The installation of a Turkish observation post east of Murak restored safety and life to the town, prompting traders to start rehabilitating the market and reopen it, especially after the guarantees given by the officer in charge of the post to the people of the area’s protection from any future military activity, according to Al-Atrash.
Samer Al-Abdallah (52), a merchant of pistachio nuts in northern Syria, was encouraged by the pace of sales even if pistachios were fetching a below average price.
“The market saw a very popular reception from merchants, farmers and locals,"Al-Abdallah said. "Hundreds of cars arrive daily from several areas in northern Syria. The fluctuation of prices played an important role in this turnout, and sales ranged from 2,000 to 2,500 tons a day.”
He noted that a kilogram of pistachios this year had a market cost ranging from 900 to 1,200 Syrian pounds ($2.5), compared to 1,500 to 2,100 Syrian pounds ($3-4) per kilo in 2017.
"This is due to the surplus production and the large quantities on the local market as a result of traders refusing to export them through the regime’s road and opting to sell them to locals and sweet shopkeepers and restaurants in the liberated areas only,” he said.
If progress continues to be made, Al-Abdallah is convinced the market has the potential of putting the town back on the map and creating much needed employment opportunities for Murak residents.
A Source of Livelihood for Manufacturers too
There are many workers in other sectors that benefit from the pistachio season in northern Syria, especially the owners of blacksmith workshops. As the harvest season of pistachios approaches, farmers and traders go to these workshops to manufacture equipment and machinery for picking, peeling and cracking the yield.
Imad Al-Sabbagh (39), a blacksmith who hails from the village of Halfaya and is a resident of the village of Kafrsajna south of Idlib, said the demand for peeling machines increases in July as the pistachio harvest season approaches. The machines he makes are capable of stripping three tons of pistachio per day, or 250 kilograms per batch.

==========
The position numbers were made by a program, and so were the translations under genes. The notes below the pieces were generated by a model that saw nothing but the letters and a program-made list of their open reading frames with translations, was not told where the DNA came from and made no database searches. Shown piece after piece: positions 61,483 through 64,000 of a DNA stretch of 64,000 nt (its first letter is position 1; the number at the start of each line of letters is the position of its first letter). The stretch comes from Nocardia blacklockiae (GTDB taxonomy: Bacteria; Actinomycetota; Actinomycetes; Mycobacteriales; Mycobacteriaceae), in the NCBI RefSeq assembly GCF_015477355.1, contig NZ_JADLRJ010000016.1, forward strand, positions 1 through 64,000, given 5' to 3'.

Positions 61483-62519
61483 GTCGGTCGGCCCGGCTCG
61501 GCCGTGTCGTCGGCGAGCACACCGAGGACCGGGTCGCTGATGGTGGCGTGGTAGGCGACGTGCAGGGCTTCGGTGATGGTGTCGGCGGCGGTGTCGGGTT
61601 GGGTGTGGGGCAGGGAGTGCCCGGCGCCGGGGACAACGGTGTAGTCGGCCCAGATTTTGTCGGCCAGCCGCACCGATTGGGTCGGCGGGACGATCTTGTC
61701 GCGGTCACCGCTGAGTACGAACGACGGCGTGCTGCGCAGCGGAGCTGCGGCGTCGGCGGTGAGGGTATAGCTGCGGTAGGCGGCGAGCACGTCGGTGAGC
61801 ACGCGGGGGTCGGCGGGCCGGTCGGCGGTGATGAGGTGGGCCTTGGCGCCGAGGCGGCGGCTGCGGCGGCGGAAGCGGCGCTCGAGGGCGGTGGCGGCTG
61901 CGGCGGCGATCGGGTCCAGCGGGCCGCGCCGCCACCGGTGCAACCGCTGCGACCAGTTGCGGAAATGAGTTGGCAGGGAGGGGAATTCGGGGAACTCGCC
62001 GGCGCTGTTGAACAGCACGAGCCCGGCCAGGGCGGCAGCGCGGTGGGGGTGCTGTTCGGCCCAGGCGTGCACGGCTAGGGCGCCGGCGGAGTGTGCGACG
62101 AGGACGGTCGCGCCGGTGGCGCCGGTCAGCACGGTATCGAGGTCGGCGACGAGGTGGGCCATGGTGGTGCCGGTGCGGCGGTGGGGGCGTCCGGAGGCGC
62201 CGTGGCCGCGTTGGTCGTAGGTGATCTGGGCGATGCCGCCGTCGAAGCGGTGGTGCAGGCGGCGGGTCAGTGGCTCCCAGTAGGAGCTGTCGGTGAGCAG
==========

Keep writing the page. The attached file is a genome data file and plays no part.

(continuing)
“The cost of the peeling machine ranges between 1,100,000 and 1,200,000 Syrian pounds($2,200)," he said. "The harvest is placed in a peeling compartment, in which the pistachio is peeled and dried. The green outer crust is used as fertilizer for agricultural land after its fermentation for several days, while the internal hard shell is used for heating within special stoves that many people in northern Syria depend upon.”
Pistachio has also become a source of fuel in the course of the war, according to the account of Moataz Kaddou (27), a handicraft workshop owner in the town of Al-Tamanah, just south of Idlib.
“We resorted to designing heaters that burn pistachio shells instead of fuel, due to the high price of fuel in all Syrian provinces, but especially in areas beyond the control of the regime in northern Syria,” he told SyriaUntold. “A heater consumes one ton of pistachio shells per year at a cost not exceeding 90,000 Syrian pounds (about 180 USD) which is less than the cost of a single barrel of diesel fuel.
The price of a heater is approximately 70 Syrian pounds ($140), with the price varying according to whether its compartment is made from steel, zinc or aluminium, he noted.
Most of the locals of Murak depend on the cultivation of pistachio trees, which in normal times provide a decent revenue and source of livelihood, and could do so again. The climate is typically helpful to production with high rates of rainfall providing sufficient water in most seasons. But if the security situation in the region fails to improve, production will stall further and farmers will look for other opportunities to avert further losses.
At present Murak's pistachio farmers are unable to access export markets. They have no choice but to sell their large harvests locally at prices below production cost due to the difficult living conditions in opposition-controlled areas of northern Syria.